In a post called “I Remember Valencha,” local blog Ticklefight takes a look back at a Valencia Street of the not-so-distant past:
KFC used to own this stretch and they knew it. For blocks and blocks you could smell it, sometimes all the way up to the other KFC on 14th or the Taco Bell near Saint Luke’s.
The 26 would get you all over, that is if it ever showed up. Plenty of seats and hardly any riff-raff.
The Gardens on 15th were a jungle and you stayed away if you could because you knew better.
Read on for the scoop on $2 slices and some pondering about the future of La Rondalla.
Also, let’s all be sure to read former Mission Mission editor Kat Malinowska’s stirring remembrance of the 26-Valencia (sample excerpt: “Riding the 26 always made me feel like I was taking public transit in Santa Barbara”).
This is a photo of the interior of Dolan’s Bar which was at 3311 Mission St from about 1897 to 1919. The Dolan Bros were:
- William T
- John E – her great grandfather and member of the SFPD
- Michael H – also of the SFPD
- Lawrence J – plumber by trade and elected to the CA State Assembly & Sheriff of San Francisco, appointed Sealer of Weights and Measures (second from the left in the photo)
Says Patti: “I’m wondering if someone has a photo of the exterior of the building from about the same time. I would love to see what it looked like back then.”
Can anyone help her out?
That strip of parkland between Mission Street and South Van Ness was gonna be called “Mission Arcade.” And the one running east-west was “Mission Parkway.” And how helpful would those diagonals be when biking from Dear Mom to El Rio??
Bernalwood dug this up; here’s the story:
A few weeks ago, I took Bernalwood’s Cub Reporter to visit the new Exploratorium. While we were there, we wandered down a long hallway and into the Bay Observatory Gallery at the northeast corner of the museum. And in the Bay Observatory Gallery, we found a very cool collection of maps [...]
[T]he Cub Reporter was fascinated with a map visualization created by the amazing Eric Fischer (which quite speaks well of her).
Simultaneously, your Bernalwood editor was intrigued by a map of an ambitious redevelopment plan that envisioned San Francisco as a kind of Paris by the Bay, with grand boulevards and ornate gardens slicing through our familiar street grid.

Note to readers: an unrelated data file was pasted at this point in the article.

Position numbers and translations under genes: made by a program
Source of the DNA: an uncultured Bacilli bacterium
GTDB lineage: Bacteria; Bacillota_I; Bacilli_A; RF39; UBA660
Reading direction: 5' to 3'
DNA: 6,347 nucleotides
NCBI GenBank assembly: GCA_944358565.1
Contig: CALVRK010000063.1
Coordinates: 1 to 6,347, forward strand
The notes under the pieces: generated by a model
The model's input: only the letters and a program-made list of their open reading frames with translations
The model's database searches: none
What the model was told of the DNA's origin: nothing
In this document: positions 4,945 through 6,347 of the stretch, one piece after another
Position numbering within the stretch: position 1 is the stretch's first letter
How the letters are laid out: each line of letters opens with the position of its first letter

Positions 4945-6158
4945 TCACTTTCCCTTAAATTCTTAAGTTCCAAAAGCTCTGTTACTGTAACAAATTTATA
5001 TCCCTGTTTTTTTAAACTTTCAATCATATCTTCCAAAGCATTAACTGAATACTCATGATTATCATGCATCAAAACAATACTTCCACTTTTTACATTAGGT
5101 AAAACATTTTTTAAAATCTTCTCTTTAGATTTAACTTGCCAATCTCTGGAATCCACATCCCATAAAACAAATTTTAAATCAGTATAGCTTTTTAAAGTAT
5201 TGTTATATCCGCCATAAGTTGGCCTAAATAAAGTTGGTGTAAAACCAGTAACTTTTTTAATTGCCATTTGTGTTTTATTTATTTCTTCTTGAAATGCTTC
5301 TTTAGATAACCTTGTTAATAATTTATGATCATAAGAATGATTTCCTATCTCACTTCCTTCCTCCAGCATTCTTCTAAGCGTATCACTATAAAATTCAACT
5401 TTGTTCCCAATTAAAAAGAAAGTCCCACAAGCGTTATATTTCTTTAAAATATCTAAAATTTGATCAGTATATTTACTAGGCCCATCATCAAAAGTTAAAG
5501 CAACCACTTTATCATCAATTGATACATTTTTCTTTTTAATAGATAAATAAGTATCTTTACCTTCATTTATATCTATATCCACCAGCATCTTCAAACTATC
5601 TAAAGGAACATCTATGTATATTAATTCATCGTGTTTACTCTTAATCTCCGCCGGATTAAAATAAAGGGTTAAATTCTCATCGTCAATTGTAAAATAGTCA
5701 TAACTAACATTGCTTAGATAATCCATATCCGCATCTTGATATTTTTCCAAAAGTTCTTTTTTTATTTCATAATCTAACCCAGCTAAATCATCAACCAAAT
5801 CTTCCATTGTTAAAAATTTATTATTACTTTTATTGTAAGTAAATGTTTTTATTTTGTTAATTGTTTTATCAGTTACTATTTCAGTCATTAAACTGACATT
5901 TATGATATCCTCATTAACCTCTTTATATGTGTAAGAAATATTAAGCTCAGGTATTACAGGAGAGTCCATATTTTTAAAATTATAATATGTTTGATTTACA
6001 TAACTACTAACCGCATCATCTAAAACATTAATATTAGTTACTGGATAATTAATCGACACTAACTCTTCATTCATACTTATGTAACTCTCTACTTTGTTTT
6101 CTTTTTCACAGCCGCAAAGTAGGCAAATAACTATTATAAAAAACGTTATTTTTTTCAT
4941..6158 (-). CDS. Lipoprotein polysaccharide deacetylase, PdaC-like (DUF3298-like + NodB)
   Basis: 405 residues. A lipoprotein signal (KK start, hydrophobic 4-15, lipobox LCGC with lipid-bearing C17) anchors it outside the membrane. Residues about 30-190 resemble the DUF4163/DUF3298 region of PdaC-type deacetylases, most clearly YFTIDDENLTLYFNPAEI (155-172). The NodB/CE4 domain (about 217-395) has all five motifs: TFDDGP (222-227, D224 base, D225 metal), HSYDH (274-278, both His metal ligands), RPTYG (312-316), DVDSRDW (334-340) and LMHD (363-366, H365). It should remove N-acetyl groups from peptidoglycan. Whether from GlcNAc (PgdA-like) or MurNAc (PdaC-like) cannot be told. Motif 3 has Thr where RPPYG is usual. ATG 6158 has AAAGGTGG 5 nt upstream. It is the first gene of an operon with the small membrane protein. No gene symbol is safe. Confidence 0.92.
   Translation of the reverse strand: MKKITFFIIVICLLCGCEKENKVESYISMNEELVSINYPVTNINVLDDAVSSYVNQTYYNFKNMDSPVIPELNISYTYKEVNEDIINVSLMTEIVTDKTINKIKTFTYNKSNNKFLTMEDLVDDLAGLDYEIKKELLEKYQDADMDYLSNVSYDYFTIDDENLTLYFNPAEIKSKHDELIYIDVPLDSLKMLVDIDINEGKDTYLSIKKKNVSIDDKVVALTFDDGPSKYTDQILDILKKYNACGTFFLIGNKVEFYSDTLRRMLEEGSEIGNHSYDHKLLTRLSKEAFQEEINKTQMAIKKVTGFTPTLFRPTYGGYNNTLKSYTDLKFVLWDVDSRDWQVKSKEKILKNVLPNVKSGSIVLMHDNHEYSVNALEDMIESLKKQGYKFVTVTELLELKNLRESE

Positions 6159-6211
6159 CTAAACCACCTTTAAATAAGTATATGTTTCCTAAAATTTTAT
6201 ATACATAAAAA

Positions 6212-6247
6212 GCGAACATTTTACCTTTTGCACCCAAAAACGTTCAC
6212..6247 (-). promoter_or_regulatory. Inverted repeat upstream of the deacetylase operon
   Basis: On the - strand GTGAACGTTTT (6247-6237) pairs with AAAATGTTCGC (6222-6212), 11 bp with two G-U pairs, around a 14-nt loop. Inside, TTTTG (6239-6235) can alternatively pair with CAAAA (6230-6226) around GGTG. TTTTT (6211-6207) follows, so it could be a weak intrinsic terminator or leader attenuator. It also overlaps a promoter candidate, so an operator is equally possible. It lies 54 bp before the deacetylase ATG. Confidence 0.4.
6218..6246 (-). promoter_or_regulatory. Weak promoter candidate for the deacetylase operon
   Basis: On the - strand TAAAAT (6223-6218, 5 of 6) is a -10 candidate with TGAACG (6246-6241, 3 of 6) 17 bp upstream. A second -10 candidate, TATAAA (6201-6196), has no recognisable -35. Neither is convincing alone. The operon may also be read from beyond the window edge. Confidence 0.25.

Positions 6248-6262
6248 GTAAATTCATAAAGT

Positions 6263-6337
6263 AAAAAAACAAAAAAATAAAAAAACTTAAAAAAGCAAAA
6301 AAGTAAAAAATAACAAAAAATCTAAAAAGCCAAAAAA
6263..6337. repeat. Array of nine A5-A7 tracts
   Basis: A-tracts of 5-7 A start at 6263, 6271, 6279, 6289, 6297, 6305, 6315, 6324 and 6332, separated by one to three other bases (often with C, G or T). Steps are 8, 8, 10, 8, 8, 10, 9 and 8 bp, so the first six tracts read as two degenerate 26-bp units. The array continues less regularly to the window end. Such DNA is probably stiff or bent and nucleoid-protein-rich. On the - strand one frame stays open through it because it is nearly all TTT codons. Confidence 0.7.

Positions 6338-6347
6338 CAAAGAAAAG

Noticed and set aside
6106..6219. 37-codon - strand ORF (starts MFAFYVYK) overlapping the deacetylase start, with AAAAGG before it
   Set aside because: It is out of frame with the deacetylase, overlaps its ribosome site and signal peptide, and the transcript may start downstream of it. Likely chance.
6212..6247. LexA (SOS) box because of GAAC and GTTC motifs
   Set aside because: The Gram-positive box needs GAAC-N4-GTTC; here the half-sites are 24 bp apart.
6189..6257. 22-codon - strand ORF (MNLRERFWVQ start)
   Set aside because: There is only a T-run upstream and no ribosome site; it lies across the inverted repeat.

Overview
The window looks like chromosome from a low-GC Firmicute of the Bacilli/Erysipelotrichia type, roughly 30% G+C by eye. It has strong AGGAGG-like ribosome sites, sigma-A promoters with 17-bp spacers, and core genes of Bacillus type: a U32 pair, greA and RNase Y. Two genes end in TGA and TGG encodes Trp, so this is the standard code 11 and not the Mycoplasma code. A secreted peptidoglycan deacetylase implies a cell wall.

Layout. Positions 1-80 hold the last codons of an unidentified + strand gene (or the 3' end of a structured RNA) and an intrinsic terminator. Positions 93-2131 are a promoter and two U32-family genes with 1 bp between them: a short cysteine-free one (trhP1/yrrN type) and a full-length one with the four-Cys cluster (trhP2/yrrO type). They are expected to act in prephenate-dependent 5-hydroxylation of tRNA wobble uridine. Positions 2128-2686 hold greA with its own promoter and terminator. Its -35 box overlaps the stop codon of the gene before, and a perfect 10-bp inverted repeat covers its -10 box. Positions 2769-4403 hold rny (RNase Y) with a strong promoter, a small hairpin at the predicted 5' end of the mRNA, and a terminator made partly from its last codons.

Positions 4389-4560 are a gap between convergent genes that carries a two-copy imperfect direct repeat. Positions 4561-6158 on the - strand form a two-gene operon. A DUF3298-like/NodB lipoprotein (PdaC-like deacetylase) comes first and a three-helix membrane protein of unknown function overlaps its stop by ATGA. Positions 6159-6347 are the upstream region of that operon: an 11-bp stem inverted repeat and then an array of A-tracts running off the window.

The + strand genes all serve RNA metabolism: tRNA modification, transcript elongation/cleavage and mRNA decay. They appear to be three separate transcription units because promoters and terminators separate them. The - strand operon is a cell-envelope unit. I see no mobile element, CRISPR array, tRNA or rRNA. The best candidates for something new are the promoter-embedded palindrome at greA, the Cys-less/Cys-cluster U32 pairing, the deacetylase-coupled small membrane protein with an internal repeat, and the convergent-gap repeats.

Read on for a bunch more maps and history.
Now let’s rock out:
Doggie Diner was a chain of fast food restaurants scattered around the Bay Area. The franchise enjoyed its heyday during a mid-1960s expansion, during which it installed rotating doggie-head mascots above each of its 30 or so restaurants. The doggie-heads became iconic in San Francisco, even after the Doggie Diner chain shut down for good in 1986.
Read on for more history and more photos.
Mission Local dug through the SF Public Library’s archives and found a handful of ancient menus from long-gone eras here in the Mission. Imagine a time when Bruno’s was an actual Italian restaurant!
Read on for all the rest.
Local thirtysomething David Enos recalls a bygone era:
It’s been jarring to notice that nearly all of the local landmarks of my 20’s have disappeared. They weren’t meant to last into this new era; even back then their appeal was in how surprising it was to find them. Action Camera, CALA foods, The Video Cafe, the upstairs room at the Edinburgh Castle, Musee Mecanique at the Cliff House, Johnny Appleseed’s, Nap’s, Petra Cafe, Irving 5 & 10, the 100 Van Ness building, Koko’s Cocktails, Video Zone, Into Video, Salvation Army on Sutter, Indian copy and printing place on 16th and Guerrero, mysterious corner store run by lone elderly woman on Guerrero and 17th, Adobe Books, Stacy’s Books, Kayo Books, Borders, Tower Records, the Gold Dust, Ace Cafe, the Red Vic, Lumiere, Alexandria, Coronet and Bridge theaters. [link]
Yeah dude I’ll always miss those amazing bloody marys at Nap’s, and I was way bummed when they shuttered that Borders to make room for Zeitgeist.